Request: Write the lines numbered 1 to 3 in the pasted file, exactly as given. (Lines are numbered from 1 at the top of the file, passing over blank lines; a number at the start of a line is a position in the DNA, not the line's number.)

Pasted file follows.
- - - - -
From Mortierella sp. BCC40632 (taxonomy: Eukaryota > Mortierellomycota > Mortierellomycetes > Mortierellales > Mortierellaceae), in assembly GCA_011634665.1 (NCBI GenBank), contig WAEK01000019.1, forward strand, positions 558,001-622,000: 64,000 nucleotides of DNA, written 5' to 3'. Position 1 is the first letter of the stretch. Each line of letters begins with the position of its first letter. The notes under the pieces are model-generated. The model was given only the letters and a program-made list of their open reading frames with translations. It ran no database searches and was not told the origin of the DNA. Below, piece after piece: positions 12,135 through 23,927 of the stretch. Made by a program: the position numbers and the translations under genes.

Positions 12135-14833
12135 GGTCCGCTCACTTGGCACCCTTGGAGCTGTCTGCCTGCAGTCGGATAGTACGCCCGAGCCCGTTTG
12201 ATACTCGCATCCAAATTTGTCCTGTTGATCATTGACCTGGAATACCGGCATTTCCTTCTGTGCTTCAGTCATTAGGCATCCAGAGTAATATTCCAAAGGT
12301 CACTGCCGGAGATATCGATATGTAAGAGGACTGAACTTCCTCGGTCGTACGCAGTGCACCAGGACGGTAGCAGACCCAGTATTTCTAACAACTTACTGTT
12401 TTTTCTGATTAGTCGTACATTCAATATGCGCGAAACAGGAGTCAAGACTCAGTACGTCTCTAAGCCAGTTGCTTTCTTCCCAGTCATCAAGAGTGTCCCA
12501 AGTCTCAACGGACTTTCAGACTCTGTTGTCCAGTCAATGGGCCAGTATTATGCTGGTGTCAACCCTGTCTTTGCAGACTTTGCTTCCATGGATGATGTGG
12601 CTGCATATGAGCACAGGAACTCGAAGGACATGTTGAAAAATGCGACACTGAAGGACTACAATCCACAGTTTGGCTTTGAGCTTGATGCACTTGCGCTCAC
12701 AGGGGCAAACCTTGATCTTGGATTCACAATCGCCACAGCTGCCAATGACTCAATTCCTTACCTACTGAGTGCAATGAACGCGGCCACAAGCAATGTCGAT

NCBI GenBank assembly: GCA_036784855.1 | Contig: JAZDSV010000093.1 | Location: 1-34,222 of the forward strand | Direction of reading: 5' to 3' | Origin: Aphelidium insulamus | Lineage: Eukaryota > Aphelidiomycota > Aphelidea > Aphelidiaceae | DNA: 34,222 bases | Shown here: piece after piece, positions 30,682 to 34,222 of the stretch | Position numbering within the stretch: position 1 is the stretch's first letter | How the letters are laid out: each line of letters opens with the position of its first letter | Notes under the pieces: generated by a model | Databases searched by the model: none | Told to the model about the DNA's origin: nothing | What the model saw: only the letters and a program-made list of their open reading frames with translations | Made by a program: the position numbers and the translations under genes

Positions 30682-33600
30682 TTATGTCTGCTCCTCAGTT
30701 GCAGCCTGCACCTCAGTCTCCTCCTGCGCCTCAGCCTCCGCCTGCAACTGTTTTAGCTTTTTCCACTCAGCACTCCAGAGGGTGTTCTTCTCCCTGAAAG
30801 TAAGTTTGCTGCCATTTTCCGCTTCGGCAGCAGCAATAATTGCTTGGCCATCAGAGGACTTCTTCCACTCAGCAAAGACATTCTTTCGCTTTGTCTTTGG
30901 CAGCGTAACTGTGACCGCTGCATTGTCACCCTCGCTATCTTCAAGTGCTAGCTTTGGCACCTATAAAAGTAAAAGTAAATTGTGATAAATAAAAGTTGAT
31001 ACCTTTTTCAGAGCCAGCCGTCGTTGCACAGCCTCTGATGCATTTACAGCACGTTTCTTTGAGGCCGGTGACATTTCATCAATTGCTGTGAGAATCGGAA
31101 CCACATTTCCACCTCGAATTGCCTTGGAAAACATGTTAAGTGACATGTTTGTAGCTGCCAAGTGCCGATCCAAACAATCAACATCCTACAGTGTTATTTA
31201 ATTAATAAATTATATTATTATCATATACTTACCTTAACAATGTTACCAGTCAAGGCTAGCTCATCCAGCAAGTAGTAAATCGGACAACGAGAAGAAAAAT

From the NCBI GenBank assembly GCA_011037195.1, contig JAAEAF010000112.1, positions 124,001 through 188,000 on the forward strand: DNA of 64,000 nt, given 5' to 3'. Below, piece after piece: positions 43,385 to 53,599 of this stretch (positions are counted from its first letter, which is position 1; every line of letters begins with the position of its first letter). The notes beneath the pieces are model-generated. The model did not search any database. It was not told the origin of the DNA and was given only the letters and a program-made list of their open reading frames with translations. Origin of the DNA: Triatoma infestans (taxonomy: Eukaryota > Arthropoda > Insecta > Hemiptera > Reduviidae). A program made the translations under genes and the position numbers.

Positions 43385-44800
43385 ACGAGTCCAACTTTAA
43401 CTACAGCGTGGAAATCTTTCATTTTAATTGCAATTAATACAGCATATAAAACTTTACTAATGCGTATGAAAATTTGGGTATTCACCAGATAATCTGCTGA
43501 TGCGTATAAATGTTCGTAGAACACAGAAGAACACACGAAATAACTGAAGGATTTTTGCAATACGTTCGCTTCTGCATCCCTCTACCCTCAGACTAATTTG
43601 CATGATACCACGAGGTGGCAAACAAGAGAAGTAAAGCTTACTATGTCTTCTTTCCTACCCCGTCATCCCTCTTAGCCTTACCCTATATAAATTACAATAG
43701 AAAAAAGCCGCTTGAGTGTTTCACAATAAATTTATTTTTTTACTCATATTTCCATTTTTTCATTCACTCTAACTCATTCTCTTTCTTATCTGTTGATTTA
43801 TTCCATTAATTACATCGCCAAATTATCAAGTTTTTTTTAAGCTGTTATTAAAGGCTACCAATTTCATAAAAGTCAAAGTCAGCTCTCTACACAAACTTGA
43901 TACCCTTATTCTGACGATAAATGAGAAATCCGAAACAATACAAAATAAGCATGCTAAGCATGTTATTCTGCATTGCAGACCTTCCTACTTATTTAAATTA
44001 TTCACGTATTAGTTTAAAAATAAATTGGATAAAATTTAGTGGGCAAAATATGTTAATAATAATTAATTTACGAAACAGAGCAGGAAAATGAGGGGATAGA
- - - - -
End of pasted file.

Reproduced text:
From Mortierella sp. BCC40632 (taxonomy: Eukaryota > Mortierellomycota > Mortierellomycetes > Mortierellales > Mortierellaceae), in assembly GCA_011634665.1 (NCBI GenBank), contig WAEK01000019.1, forward strand, positions 558,001-622,000: 64,000 nucleotides of DNA, written 5' to 3'. Position 1 is the first letter of the stretch. Each line of letters begins with the position of its first letter. The notes under the pieces are model-generated. The model was given only the letters and a program-made list of their open reading frames with translations. It ran no database searches and was not told the origin of the DNA. Below, piece after piece: positions 12,135 through 23,927 of the stretch. Made by a program: the position numbers and the translations under genes.

Positions 12135-14833
12135 GGTCCGCTCACTTGGCACCCTTGGAGCTGTCTGCCTGCAGTCGGATAGTACGCCCGAGCCCGTTTG